Jumping Jacks is a 1952 American semi-musical comedy film starring the comedy team of Martin and Lewis. The film was directed by Norman Taurog, and released by Paramount Pictures. It was one of the military comedies that marked the duo's early career. Brigadier General Frank Dern, Deputy Chief of the US Army's Information Office praised Jumping Jacks as something that would "contribute to troop morale within the Army."
|Directed by||Norman Taurog|
|Produced by||Hal B. Wallis|
|Written by||Robert Lees|
|Story by||Brian Marlow|
|Cinematography||Daniel L. Fapp|
|Edited by||Stanley Johnson|
|Distributed by||Paramount Pictures|
|Box office||$4 million (US)|
586,195 admissions (France)
United States Army Corporal Chick Allen (Dean Martin) is a paratrooper preparing a show with other soldiers. The general, however, was unhappy with the quality of past shows and is threatening to eliminate them unless the quality improves, which is why Chick has invited his former partner, Hap Smith (Jerry Lewis), to help out.
Hap, who has continued their nightclub act with a new partner, Betsy Carter (Mona Freeman), poses as a soldier so that he can do one performance with the general in the audience. The show impresses the general so much that he arranges for the show (including Hap) to tour other camps. Fearing a court-martial, Chick and the rest of the performers pass Hap off as Private "Dogface" Dolan, while the real "Dogface" (Richard Erdman) goes into hiding.
Hap undergoes paratrooper training to keep up the ruse, but he is very accident prone. However, it works to his benefit as everything he does inadvertently is the "correct military conduct". The top sergeant (Robert Strauss) takes notice and praises him.
Understandably, Hap wants to return to civilian life and tries to sneak away at any chance he can get, but Chick always manages to stop him. During one of his escape attempts, during some war maneuvers, Hap destroys a key bridge and captures an enemy general. Hap is eventually exposed as a civilian, but is sworn in as a paratrooper and becomes a hero.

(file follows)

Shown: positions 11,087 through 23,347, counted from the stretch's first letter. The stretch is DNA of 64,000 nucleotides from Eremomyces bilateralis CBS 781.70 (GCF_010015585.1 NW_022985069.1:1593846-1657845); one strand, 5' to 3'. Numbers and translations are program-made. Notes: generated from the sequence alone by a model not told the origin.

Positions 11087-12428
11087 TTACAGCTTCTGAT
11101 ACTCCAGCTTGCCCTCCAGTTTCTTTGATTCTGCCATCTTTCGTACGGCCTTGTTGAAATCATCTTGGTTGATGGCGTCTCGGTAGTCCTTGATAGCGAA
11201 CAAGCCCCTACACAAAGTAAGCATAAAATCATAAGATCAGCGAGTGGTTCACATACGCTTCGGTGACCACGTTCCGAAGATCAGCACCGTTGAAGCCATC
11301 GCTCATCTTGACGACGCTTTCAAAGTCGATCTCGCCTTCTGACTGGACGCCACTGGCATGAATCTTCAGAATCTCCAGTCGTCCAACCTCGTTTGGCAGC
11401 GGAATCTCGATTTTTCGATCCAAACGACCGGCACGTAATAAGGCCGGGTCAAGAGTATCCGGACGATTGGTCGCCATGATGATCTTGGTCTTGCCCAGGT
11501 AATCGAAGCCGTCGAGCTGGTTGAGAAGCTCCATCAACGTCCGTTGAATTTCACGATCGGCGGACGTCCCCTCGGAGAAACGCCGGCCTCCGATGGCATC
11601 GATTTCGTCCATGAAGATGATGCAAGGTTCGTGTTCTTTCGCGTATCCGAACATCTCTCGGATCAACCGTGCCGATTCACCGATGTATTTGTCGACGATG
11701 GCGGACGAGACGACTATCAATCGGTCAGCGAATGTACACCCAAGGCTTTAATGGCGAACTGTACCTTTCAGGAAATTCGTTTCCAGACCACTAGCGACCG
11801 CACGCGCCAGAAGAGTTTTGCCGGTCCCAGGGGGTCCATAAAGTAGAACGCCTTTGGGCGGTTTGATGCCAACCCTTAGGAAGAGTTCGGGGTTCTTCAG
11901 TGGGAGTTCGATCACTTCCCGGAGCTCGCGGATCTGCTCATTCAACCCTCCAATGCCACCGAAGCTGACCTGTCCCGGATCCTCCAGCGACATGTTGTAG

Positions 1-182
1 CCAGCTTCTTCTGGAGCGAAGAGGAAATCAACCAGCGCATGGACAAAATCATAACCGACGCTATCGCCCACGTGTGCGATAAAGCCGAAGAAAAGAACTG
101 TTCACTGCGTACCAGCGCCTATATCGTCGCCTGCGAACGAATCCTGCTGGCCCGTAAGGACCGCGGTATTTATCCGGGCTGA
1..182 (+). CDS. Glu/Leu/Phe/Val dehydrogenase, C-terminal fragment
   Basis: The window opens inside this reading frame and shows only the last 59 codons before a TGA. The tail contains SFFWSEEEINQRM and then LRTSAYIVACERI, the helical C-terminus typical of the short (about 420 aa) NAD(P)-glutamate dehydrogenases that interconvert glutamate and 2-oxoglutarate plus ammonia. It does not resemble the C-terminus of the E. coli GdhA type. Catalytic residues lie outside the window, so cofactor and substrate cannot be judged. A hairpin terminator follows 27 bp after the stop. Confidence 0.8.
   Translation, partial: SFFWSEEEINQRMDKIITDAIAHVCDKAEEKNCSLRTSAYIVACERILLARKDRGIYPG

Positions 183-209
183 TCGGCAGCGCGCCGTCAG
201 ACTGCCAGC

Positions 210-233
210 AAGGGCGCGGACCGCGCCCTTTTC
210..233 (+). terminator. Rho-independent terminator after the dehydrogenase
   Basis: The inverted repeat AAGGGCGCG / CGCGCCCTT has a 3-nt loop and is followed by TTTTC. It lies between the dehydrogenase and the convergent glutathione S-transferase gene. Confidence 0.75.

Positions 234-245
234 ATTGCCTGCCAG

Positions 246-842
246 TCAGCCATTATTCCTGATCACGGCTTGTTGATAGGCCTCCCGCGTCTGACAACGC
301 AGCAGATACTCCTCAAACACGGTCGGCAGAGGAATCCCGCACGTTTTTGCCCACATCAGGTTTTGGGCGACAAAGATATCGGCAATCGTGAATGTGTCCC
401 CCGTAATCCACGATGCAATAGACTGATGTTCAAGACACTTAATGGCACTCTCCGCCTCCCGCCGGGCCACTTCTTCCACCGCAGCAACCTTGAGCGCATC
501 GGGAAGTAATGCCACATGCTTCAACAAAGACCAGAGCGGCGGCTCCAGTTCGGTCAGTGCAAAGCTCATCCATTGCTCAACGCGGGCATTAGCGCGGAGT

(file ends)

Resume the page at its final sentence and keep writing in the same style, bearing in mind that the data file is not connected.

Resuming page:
- Dean Martin as Corporal Chick Allen
- Jerry Lewis as Hap Smith
- Mona Freeman as Betsy Carter
- Don DeFore as Lieutenant Kelsey
- Robert Strauss as Sergeant McClusky
- Richard Erdman as Private "Dogface" Dolan (billed as Dick Erdman)
- Ray Teal as Brigadier General W.W. Timmons
- Marcy McGuire as Julia Loring
- Danny Arnold as Private Evans
Jumping Jacks was filmed from December 3, 1951 through January 23, 1952. The original story (Ready, Willing and Four F) was written during World War II by Robert Lees and Fred Rinaldo and acquired by Paramount Pictures. It was offered first to Bob Hope, then to Danny Kaye, but both turned it down because they had already done army comedies. Paramount made arrangements to bring Cantinflas up from Mexico for the film, but the war ended, making army comedies obsolete. The screenplay was updated for Martin and Lewis by Herbert Baker, who would write several other films for the team as well as write for Martin on The Dean Martin Show TV series and three of Martin's Matt Helm films.
In his review of Jumping Jacks for The New York Times, Bosley Crowther, noted that the film appealed to Martin and Lewis fans. He said, "The Ripping and Roaring Society of Jerry Lewis Fans — or, at least, as many members of it as the Paramount Theatre can hold — was rolling in the aisles and generally acting in its customarily warm, responsive way at the opening performance of their hero's new picture, 'Jumping Jacks,' in that theatre yesterday. And the worst that a non-subscriber to that society and its sentiments can say is that the rabid behavior of the members seemed a bit on the over-wrought side."
The film was included on an eight-film DVD set, the Dean Martin and Jerry Lewis Collection: Volume One, released on October 31, 2006.
- "Top Box-Office Hits of 1952." Variety, January 7, 1953.
- "Box office information for 'Jumping Jacks'." Box Office Story. Retrieved: November 14, 2015.
- "Notes: 'Jumping Jacks'." Turner Classic Movies. Retrieved: November 14, 2015.
- "Original print Information: 'Jumping Jacks'." Turner Classic Movies. Retrieved: November 14, 2015.
- Neibur and Okuda 1994, pp. 53–54.
- Crowther, Bosley. "Movie review: 'Jumping Jacks' (1952); The screen in review; Lewis and Martin draw their fans to 'Jumping Jacks,' new Paramount film." The New York Times, July 24, 1952.
- Maltin, Leonard. "Leonard Maltin Ratings & Reviews: 'Jumping Jacks'." Turner Classic Movies. Retrieved: November 14, 2015.